I am alive to the fact that by expressing an antipathy towards ‘race’ I could be accused of betraying those activists whose fight has for so long been to secure equality of opportunity, equal rights and justice for people of colour. I merely observe that this form of political association has proven increasingly unstable and progressively unreliable as a means of achieving equality. Even Martin Luther King paid the ultimate price when he began to argue that justice and equality transcended ‘race’ in the fight for political change. Even he was seen to be betraying a cause by some who used ‘racial’ determinism to justify the means as well as the ends.

The more sceptical we become of the status of easily visible difference, captured in the categories of ‘race’, the more we shall be obliged to ask how a spectrum from human sameness to human diversity is to be calibrated. Indeed whether it has any intrinsic value beyond natural curiosity.

Let’s not overlook my premise that racism begat ‘race’. Racism is a rational outcome of the fear of what is different. Classifying that difference became ‘race’. So, although ‘race’ may not exist in the way Europeans who first cast the scientific concept had it, the white supremacist ideas on which it was founded to explain ‘the other’ have not necessarily died the same kind of neat death.


" Identity politics has taken the optimism of multiculturalism up a political cul-de-sac."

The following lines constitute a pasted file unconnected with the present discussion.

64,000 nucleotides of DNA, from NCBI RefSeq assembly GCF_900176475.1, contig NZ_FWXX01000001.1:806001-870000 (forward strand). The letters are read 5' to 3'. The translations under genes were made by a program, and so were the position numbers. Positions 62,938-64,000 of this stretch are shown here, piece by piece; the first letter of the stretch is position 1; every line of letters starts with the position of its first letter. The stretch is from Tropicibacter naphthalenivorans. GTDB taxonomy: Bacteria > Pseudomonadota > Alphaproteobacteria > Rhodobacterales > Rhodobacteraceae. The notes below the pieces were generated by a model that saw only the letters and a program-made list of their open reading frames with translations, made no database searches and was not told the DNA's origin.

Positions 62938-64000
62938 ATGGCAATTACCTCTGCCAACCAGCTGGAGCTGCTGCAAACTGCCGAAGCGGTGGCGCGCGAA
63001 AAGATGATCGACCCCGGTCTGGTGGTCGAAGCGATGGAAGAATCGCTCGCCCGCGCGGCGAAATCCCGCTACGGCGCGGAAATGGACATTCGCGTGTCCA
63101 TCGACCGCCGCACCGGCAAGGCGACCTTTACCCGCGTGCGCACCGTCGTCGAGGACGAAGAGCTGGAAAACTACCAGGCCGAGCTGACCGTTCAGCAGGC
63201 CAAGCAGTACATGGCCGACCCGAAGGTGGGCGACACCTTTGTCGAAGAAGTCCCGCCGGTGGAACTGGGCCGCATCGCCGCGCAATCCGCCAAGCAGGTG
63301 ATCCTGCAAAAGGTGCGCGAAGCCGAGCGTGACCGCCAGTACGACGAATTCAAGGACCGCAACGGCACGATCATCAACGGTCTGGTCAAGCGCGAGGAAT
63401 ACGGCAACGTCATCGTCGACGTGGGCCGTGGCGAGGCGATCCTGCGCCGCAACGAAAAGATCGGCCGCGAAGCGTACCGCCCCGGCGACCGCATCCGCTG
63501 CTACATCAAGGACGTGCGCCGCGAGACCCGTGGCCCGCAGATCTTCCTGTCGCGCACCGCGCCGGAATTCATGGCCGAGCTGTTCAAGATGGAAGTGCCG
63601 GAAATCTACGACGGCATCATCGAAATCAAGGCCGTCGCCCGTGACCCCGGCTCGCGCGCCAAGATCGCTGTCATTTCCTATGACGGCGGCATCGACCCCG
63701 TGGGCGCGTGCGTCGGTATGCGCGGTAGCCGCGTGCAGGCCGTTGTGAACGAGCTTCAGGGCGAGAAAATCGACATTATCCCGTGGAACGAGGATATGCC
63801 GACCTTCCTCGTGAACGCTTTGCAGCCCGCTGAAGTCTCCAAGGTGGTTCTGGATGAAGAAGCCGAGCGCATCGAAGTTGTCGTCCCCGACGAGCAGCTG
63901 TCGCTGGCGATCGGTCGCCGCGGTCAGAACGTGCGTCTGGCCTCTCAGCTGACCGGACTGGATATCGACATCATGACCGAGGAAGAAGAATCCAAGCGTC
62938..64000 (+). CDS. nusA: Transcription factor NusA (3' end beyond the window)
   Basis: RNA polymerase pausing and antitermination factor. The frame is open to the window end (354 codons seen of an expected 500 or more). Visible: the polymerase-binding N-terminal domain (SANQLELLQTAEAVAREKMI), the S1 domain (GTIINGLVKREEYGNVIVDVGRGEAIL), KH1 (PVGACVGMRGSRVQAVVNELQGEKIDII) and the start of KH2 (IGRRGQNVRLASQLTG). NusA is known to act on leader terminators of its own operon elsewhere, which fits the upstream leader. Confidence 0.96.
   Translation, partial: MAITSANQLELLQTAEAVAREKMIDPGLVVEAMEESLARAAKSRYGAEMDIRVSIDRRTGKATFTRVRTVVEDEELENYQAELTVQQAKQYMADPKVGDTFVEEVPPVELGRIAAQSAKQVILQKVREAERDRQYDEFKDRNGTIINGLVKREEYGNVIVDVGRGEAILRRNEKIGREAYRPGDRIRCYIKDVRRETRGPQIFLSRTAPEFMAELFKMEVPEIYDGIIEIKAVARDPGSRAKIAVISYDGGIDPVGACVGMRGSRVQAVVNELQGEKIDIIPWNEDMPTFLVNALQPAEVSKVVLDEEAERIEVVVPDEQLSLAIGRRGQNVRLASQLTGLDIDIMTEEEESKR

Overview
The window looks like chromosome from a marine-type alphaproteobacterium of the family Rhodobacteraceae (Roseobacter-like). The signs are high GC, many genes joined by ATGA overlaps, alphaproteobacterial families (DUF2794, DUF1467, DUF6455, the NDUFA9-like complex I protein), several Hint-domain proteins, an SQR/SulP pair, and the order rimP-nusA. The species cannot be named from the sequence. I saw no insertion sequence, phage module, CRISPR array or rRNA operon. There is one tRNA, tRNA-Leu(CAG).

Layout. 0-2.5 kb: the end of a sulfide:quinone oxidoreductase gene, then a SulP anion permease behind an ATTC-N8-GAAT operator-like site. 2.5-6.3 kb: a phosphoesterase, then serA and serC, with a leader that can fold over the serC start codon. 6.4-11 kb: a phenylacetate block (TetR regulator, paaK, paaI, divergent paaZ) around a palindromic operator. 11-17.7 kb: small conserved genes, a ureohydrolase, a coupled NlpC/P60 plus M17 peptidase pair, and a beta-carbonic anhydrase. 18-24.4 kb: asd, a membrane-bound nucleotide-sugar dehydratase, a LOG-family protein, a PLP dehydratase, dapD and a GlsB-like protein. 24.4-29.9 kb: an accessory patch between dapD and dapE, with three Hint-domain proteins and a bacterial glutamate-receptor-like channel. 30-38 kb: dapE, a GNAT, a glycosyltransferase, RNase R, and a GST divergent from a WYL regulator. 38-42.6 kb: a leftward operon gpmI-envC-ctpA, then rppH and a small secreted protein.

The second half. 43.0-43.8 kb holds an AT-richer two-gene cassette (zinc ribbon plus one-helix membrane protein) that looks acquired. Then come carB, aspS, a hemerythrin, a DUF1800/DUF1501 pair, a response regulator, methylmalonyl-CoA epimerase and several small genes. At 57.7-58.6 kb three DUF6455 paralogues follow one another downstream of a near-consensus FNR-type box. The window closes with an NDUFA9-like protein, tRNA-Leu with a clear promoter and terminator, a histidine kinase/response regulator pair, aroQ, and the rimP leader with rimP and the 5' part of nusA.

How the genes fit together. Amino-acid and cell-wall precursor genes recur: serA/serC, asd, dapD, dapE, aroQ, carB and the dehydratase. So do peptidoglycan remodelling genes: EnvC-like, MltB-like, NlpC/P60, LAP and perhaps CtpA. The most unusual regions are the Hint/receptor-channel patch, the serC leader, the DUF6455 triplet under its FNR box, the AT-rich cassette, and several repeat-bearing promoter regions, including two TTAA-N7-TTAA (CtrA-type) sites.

Let me be blunt here to. Failure has too often been seen as a means to acquire successful redistribution of resource. There is a danger that success becomes failure even when the empirical evidence suggests the failings have been overcome.

Let me use just one example, which I think speaks highly of Britain’s institutional flexibility and the hard work and aspiration of minority communities.

When I did my undergraduate and postgraduate studies in the 1980s in the humanities and social sciences, I could count on one hand the number of students of colour I encountered. The ones I did were invariably the sons and daughters of the sub-Saharan African intelligentsia.

In broad terms, the latest figures from the regulator of universities suggest that minority students in all categories reflect a proportionally growing appetite that surpasses that of their ‘white’ counterparts. 23 per cent of university entrants in 2013 were from a BAME background, which reflects a year-on-year rise. That’s around 356,000 students a year. In another set of figures from UCAS, which strips out the European Union students, the largest increase in entry rates to university in the period 2006–14 is shown to be amongst black school leavers (Caribbean and African), rising from 21 per cent in 2006 to 34 per cent in 2014 – a proportional rise of 60 per cent. This should be big news. It is a sign of significant change.